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35% working mothers want only one child

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Kolkata, May 13:  Working mothers are adopting the policy of one child only, 35 per cent  avoid having a second child, a survey disclosed.

The key reason is they want to spend more time and energy in raising kids.

“Considering the stresses of modern marriage, job pressures and cost of raising children are key reasons why many mothers want to stop after their first child and decide not to add to their family,” said in ASSOCHAM’s survey on 1,500 working mothers having a single child on Mother’s Day on May 14.

The survey was carried out in 10 cities — Ahmedabad, Bengaluru, Chennai, Delhi-NCR, Hyderabad, Indore, Jaipur, Kolkata, Lucknow and Mumbai.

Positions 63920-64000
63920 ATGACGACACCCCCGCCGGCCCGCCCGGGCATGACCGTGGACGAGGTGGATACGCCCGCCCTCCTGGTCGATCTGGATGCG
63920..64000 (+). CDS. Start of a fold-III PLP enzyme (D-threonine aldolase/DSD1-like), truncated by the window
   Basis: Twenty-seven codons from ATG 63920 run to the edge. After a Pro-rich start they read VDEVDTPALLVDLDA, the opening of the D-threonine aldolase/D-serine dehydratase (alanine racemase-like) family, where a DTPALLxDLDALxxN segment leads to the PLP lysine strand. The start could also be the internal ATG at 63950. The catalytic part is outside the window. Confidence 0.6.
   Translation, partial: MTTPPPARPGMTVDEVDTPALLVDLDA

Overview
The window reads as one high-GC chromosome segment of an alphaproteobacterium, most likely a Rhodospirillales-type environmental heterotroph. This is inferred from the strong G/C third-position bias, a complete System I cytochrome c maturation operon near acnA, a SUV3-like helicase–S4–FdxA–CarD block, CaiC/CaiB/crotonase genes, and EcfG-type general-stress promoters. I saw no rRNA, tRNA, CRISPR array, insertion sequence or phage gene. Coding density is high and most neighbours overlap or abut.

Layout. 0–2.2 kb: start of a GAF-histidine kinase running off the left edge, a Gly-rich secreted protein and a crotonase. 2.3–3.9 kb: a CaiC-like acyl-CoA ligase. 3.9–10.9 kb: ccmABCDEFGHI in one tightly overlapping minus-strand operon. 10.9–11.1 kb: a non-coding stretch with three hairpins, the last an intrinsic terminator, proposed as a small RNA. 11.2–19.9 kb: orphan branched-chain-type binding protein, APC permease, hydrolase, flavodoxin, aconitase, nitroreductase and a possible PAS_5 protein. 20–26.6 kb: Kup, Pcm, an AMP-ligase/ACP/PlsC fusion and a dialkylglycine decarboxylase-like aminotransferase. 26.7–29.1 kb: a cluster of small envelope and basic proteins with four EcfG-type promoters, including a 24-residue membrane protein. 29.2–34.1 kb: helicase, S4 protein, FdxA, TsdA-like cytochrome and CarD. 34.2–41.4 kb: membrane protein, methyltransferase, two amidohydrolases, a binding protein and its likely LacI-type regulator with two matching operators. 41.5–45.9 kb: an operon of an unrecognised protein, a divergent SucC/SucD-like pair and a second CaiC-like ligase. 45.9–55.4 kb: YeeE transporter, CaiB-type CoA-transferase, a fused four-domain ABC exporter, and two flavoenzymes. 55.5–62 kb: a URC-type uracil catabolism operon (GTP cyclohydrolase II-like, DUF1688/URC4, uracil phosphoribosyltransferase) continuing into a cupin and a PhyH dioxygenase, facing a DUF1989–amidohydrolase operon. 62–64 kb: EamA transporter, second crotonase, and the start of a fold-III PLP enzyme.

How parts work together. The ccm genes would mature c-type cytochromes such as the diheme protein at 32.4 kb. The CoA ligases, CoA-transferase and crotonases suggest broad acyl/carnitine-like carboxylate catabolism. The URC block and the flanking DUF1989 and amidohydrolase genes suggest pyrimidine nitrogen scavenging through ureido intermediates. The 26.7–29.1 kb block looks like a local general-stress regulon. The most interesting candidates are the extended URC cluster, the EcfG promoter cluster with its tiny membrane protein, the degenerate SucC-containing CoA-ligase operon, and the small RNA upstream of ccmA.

More than 500 mothers said that they “hesitate, knowing that their job/promotion might get jeopardised if they take another maternity leave”.

The second reason is “Favouritism” to why many respondents do not want another child to ensure that attention does not get divided, more so as gender is a common reason for favouring one child over another.

Many respondents requested government, should provide certain supportive incentives such as reducing taxes for parents with a single child to stay connected with the single-child policy.

But on the another side, about 65 per cent of the mothers said they do not want their children to become “lonely misfits and would rather make their kids understand the joys of sharing and companionship with a sibling”.

Wefornews Bureau

 

India

‘Covid caused students mental distress’: HC on plea for exam scrapping

The bench has also asked the varsity to state its preparedness of the website portal for handling of the traffic during examinations, keeping in mind the recent technical glitches faced by students during the mock exams.